Election 2015: How celebrities and politics haven't quite mixed

Katie Hopkins Image copyright Getty Images

With a week to go until polling, enter the celebs. Actors, comedians and reality stars are weighing in on the general election.

Celebrities have always been asked to add their own sprinkle of stardust to British politics, but their involvement in this election is being spun by the internet in a very different way to that which the politicians intended.

Here are five celebrity moments on UK social media we've noticed over the past month of campaigning.

Katie Hopkins 'leave the country' posters

The former Apprentice star and Sun columnist said she would "leave the country" if Ed Miliband was made Prime Minister - inspiring Twitter memes from Miliband supporters promising to "get rid of Katie" if Labour came to power.

Cambridge University's Labour Club took it one step further by actually printing their best meme and posting it on buildings across the city. The real life poster circled back around to social media as a photograph of one the posters was shared more than 1,000 times.

Image copyright Cambridge University Labour Party
Image caption Posters promised to "get rid" of Katie Hopkins if Labour wins the election

David Cameron and the stars

Hopkins was also at the centre of another social media joke, involving a picture of her standing next to David Cameron. In the past 24 hours alone it has been retweeted more than 3,000 times.

The Conservative Party has attempted to distance its campaign from Hopkins despite her very vocal support for the party. As BBC Trending has previously reported, more than 300,000 people have signed a petition calling for Hopkins to be removed as a Sun columnist after readers were offended by a piece she wrote on Mediterranean migrants - in particular, her use of the term "cockroach" caused widespread outrage online.

She told BBC Trending she "wrote without any thought to the historical context" (among other things, the word "cockroach" was used by Nazis to describe Polish Jews) but stopped well short of an apology, restating her controversial view of the drastic action needed to curb immigration, including "burning boats."

Image copyright Twitter
Image caption This image has been shared by thousands of Twitter accounts over the past few weeks

Opponents of the Conservatives, meanwhile, have continued to spread the Cameron-Hopkins picture. Labour supporters used it after the Prime Minister criticised Mr Miliband for agreeing to be interviewed by Russell Brand - Mr Cameron was quoted as saying he didn't have time to "hang out" with the celebrity. SNP supporters also shared the image after Nicola Sturgeon claimed Mr Cameron had refused to to sit next to her on the Andrew Marr Show's sofa.

Image copyright Twitter
Image caption This collection of photos was re-tweeted more than 1,000 times after Cameron said he was too busy to be interviewed by Russell Brand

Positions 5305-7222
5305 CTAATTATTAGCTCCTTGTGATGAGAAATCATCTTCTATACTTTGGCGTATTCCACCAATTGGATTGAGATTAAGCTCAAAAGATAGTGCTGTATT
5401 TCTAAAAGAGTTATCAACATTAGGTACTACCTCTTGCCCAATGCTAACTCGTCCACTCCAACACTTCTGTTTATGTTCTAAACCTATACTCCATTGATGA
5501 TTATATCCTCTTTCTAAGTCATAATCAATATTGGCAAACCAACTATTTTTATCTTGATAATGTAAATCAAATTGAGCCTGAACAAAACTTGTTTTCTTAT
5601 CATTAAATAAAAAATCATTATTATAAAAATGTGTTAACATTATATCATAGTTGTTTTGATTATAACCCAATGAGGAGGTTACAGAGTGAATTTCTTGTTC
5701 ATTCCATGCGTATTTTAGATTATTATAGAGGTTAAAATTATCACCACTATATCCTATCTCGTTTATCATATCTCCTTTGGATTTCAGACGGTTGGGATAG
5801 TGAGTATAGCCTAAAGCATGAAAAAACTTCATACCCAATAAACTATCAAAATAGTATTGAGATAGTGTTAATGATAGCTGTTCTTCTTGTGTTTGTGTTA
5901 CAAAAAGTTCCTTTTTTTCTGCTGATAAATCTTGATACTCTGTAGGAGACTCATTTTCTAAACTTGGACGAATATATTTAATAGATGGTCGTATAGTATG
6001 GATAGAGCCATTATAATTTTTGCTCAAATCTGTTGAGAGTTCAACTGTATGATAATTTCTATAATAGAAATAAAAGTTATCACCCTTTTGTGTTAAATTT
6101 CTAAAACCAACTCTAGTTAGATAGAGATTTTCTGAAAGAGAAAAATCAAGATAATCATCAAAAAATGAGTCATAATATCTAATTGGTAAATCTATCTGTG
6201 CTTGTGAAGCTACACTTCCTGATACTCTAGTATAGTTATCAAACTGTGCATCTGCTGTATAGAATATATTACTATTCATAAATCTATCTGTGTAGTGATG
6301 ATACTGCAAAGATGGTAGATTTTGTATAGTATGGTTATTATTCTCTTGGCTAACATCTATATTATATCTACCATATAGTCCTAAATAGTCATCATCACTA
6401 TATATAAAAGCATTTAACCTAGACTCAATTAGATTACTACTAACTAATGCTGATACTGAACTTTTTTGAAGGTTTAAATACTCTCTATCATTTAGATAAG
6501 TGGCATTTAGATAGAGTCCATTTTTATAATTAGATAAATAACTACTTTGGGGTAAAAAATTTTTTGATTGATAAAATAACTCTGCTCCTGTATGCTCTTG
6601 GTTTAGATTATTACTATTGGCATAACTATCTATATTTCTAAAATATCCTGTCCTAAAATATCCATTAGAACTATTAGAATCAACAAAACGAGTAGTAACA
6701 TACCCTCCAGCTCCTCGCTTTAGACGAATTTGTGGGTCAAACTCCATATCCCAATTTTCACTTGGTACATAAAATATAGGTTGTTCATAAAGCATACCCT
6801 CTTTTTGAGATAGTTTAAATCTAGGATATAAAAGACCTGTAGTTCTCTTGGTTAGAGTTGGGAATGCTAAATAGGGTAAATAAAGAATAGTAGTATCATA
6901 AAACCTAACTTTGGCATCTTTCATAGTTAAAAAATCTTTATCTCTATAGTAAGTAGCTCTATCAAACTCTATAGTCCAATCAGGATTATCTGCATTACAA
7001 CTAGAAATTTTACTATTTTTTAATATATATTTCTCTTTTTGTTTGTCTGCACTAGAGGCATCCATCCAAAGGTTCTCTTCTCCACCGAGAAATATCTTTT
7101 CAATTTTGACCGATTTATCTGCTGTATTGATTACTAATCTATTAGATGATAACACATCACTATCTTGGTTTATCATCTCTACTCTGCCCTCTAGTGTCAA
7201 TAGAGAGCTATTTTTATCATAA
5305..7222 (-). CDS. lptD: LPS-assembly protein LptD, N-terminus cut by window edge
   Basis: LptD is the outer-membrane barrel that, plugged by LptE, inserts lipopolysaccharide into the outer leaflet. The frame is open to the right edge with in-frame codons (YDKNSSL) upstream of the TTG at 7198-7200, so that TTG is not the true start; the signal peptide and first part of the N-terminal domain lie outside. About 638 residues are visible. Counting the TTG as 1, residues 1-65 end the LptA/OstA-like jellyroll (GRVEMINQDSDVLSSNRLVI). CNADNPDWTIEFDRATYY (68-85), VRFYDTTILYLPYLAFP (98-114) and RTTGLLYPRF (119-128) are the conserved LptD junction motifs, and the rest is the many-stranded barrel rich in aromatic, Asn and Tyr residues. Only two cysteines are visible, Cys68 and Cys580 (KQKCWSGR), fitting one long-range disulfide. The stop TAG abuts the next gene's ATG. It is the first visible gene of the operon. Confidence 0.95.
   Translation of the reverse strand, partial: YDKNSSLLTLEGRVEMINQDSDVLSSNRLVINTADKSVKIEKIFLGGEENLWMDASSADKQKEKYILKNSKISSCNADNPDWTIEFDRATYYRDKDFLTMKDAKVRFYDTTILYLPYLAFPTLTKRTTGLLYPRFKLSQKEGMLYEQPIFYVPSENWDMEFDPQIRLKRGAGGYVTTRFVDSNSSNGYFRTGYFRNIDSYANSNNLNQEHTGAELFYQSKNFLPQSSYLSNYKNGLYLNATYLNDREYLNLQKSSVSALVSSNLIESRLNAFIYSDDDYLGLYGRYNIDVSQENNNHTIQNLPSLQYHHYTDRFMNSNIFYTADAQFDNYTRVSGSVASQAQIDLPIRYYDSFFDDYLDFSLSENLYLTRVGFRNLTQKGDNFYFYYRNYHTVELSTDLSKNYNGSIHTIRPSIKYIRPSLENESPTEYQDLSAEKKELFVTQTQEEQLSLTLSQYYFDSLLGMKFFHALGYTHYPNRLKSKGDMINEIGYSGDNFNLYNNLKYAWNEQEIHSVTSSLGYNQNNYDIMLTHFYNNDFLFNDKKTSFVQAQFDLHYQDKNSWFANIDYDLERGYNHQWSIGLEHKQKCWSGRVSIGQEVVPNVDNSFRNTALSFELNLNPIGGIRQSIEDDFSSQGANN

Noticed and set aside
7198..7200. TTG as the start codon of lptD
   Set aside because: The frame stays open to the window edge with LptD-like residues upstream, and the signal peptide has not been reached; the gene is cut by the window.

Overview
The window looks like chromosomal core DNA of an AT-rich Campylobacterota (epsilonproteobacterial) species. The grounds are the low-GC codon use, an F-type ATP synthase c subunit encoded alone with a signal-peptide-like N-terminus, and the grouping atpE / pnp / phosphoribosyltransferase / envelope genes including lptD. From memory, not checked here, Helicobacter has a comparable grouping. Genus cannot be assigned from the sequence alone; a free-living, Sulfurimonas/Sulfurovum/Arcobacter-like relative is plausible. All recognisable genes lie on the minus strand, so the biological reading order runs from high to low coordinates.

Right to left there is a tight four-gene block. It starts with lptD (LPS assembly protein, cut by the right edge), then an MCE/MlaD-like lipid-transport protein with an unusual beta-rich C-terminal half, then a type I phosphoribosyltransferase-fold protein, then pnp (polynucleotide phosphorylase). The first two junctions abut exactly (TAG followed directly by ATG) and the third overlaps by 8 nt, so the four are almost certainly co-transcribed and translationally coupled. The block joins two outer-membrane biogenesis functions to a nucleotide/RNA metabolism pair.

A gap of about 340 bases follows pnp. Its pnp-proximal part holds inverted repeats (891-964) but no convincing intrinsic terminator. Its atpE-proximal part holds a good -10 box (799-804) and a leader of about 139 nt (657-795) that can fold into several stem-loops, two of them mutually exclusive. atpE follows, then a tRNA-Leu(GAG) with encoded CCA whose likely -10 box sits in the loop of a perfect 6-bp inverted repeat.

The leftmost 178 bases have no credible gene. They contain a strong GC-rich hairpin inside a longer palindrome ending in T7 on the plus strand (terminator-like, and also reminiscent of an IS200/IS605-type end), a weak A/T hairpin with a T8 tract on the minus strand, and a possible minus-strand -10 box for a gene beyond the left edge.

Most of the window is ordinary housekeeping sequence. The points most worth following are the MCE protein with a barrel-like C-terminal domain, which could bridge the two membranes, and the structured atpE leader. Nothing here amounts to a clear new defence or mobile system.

Meanwhile, supporters of the Conservatives have mocked Ed Miliband for a very different reason. The Labour leader's decision to be interviewed by Russell Brand generated several comments after a photograph of him leaving the controversial non-voting comedian's house trended online. A short trailer to promote the interview was viewed more than 200,000 times as the hashtag #Milibrand trended, used both by Miliband supporters and opponents.

The commentator Guido Fawkes described the film like so: "Russell claims he's an ordinary person as the two millionaires discuss inequality." The Times journalist Hugo Rifkin tweeted: "That was like the Phantom Menace. You wait for ages, and then you're bored stupid by halfway through."

It wasn't all criticism, though: The Guardian's Owen Jones praised Mr Miliband for reaching out to the "disenfranchised underclass" that Brand claims to represent.

BBC Technology Correspondent Rory Cellan-Jones wondered if the video heralded "the real start of the social media election" and the BBC also had a full roundup of Twitter reaction.

Image copyright Russell Brand
Image caption Russell Brand interviewed Ed Miliband - but will a YouTube clip change the minds of young disenfranchised voters?

Comments under the YouTube film show that ordinary voters were also divided on the merits of the interview. "Say what you want about Miliband ... At least he's got the bottle to do this. Cameron wouldn't dare. Brand would eat him alive," wrote one user. But another shot back: "Cameron is too busy running the country and trying to get people back to work to be chasing clowns like Brand around. And no I think if he can deal with [Jeremy Paxman] he can deal with Brand who has a mental age of about 12."

BBC News Timeliner: Star turns

For a quick history of how celebrities have attempted to influence UK elections: Watch video from the vaults on BBC Timeliner

Martin Freeman supports Labour

The Hobbit actor's appearance in Labour's party political broadcast caused a huge stir on social media at the start of the election campaign. More than 275,000 people have watched the film on You Tube, with another half a million viewing it on Facebook. Not all the reaction was entirely positive, however:

Image copyright Twitter

Joey Essex is embraced by the Liberal Democrats

The "Made in Essex" star followed around Nick Clegg, Miliband and UKIP leader Nigel Farage in the first few weeks of the election campaign, for an ITV programme. David Cameron apparently refused to meet him. But it was the Liberal Democrats made the most of his social media appeal. Joey told BBC News that after interviewing Clegg he was now aware "that the party's name was not 'Liberal Democats,'" and they capitalised on this online by briefly changing their official logo on their main website to a cat.

Image copyright Liberal Democrats

Blog by Hannah Henderson

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